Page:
How Does a Protist Get Food?

With organisms like animals and plants, it's somewhat easy to understand how they get their food. Everyone can see that a cow eats grass and hay, a lion attacks and eats a gazelle, and an oak tree's leaves convert the sun's light into glucose for energy, etc.

When it comes to small and microscopic organisms, it can be a bit more difficult to understand, especially when you have a diverse group of organisms like you do in the Kingdom Protista. Protista examples range from unicellular algae to sea kelp to mold to paramecium, which shows you just how diverse this kingdom is.

Protists are classified based on how they eat, how they move and how similar they are to the other eukaryotic kingdoms (plant, animal and fungi). Protists can be autotrophs, heterotrophs or mixotrophs.

Protist Definition and Information

Kingdom Protista describes eukaryotic organisms that are not fungi, plants or animals but have similar characteristics to some or all of those kingdoms. Most protists are microscopic and unicellular, but some organisms within this kingdom are multicellular. Sea kelp, for example, are large multicellular organisms within the Protista kingdom.

Many protists also form colonies. These colonies aren't technically multicellular organisms, though. They're simply large groups of single celled protists that form groups.

As eukaryotes, protists contain highly specialized membrane-bound organelles like the endoplasmic reticulum, Golgi body and mitochondria. Some protists also contain chloroplasts.

Three General Types of Protists

As previously stated, the most general protist definition is a eukaryotic organism that is not an animal, plant or fungi. You can further define and classify those protists based on which of those three kingdoms the organism is most similar to. This leads to three general classes of protist:

  1. Animal-like protists
  2. Plant-like protists
  3. Fungi-like protists

Each of these classifications can help shed light on how they get food and nutrition.

Protista Nutrition: Animal-Like Protists

Animal-like protists are heterotrophs. This means that in order to get food and nutrition, these protists must eat/ingest food from their environment. They can do this in a few ways.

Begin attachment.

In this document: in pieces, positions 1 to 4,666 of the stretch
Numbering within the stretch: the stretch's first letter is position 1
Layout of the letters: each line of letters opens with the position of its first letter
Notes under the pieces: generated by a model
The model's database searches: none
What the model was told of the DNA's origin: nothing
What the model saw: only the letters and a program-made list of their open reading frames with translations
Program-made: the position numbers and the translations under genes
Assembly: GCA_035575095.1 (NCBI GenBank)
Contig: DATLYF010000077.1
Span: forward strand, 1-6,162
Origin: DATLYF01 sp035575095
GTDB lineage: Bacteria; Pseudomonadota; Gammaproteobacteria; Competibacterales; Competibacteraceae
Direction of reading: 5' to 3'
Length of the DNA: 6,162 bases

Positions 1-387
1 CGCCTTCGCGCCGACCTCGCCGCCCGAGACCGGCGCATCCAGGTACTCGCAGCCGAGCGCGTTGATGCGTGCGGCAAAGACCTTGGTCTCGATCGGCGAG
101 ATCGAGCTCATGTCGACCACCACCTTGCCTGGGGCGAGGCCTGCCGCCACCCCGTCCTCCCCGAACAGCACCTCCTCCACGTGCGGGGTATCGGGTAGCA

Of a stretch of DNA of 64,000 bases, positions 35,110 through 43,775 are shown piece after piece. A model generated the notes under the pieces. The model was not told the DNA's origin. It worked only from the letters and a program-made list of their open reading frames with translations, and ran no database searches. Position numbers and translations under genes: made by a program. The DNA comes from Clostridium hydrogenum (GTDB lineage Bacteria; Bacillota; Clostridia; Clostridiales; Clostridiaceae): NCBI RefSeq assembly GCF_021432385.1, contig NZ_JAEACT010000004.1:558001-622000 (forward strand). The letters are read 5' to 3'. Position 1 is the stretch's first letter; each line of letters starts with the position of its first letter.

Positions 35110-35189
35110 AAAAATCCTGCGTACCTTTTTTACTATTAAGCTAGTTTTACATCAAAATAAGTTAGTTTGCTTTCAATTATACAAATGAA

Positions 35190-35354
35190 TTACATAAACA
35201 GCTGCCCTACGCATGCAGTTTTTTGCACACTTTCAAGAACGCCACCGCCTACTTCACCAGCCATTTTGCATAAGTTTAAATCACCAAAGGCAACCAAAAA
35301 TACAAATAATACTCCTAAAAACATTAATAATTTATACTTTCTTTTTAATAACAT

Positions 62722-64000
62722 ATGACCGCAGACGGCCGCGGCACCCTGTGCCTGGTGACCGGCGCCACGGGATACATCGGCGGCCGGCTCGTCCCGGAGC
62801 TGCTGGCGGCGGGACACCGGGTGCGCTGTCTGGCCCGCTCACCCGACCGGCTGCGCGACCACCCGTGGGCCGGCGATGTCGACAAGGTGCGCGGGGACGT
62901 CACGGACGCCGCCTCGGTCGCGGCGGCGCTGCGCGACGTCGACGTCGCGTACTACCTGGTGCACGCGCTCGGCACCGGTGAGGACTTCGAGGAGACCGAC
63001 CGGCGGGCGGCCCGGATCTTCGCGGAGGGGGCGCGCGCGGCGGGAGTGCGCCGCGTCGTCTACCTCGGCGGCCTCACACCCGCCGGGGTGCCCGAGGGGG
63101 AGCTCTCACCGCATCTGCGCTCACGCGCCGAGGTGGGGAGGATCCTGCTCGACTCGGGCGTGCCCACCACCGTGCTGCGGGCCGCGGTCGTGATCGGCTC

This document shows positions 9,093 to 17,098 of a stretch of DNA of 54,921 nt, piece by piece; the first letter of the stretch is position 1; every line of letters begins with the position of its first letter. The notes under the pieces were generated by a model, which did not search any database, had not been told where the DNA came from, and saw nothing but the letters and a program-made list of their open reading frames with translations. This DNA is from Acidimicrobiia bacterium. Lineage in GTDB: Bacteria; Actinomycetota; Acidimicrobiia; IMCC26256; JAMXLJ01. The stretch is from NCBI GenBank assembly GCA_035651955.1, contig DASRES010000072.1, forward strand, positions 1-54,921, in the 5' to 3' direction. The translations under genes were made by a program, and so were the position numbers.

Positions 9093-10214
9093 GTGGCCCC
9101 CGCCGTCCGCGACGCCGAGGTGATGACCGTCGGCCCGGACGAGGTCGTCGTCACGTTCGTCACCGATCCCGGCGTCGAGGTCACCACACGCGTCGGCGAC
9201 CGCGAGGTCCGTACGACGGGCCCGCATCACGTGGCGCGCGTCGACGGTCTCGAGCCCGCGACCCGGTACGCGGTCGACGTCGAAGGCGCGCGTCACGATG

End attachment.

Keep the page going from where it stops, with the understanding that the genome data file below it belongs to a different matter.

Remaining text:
Endocytosis, also called phagocytosis, is perhaps the most common method for heterotrophic protists. This is when animal-like protists physically engulf or "swallow" their prey. Amoebas, for example, are animal-like protists that engulf their prey and break them down inside their cell in order to get their nutrition. These types of protists are also called phagotrophs.

Other animal-like protists are filter feeders. They'll often use their flagellum to whip back and forth and create a flow or a current around them to filter through and absorb food from their environment. This type of heterotroph is also called an osmotroph, which means they absorb food to eat from the environment instead of engulfing it whole like a phagotroph.

Protista Nutrition: Plant-Like Protists

Plant-like protists are autotrophs. This means that they create their own food without having to eat or engulf other organisms/organic materials in the environment. Plant-like protists have chloroplasts in their cells in order to perform photosynthesis in order to convert sunlight into food (aka glucose).

Common plant-like photosynthetic protista examples include microscopic algae as well as huge multicellular seaweeds like kelp.

Protista Nutrition: Fungi-Like Protists

Fungi-like protists are also called mold. The two major types of fungi-like protists can be divided into water molds and slime molds.

These types of protists are heterotrophs, specifically osmotrophs. This means that they absorb their food (nutrients and organic materials) from the space, environment and organisms around them.

A Unique Case: Mixotrophs

Some rare protists can get food both autotrophically and heterotrophically. These protists are referred to as mixotrophs since they can both consume organisms/organic materials and perform photosynthesis in order to get food: It's a "mix" of both autotrophic and heterotrophic ability.

References

About the Author

Elliot Walsh holds a B.S in Cell and Developmental Biology from the University of Rochester. He's worked in multiple research labs, as a TA for chemistry, and as a tutor in STEM subjects. He's currently working full-time as a content writer and editor for clients in niches including marketing, science, health, nutrition, and LGBTQ+ topics.

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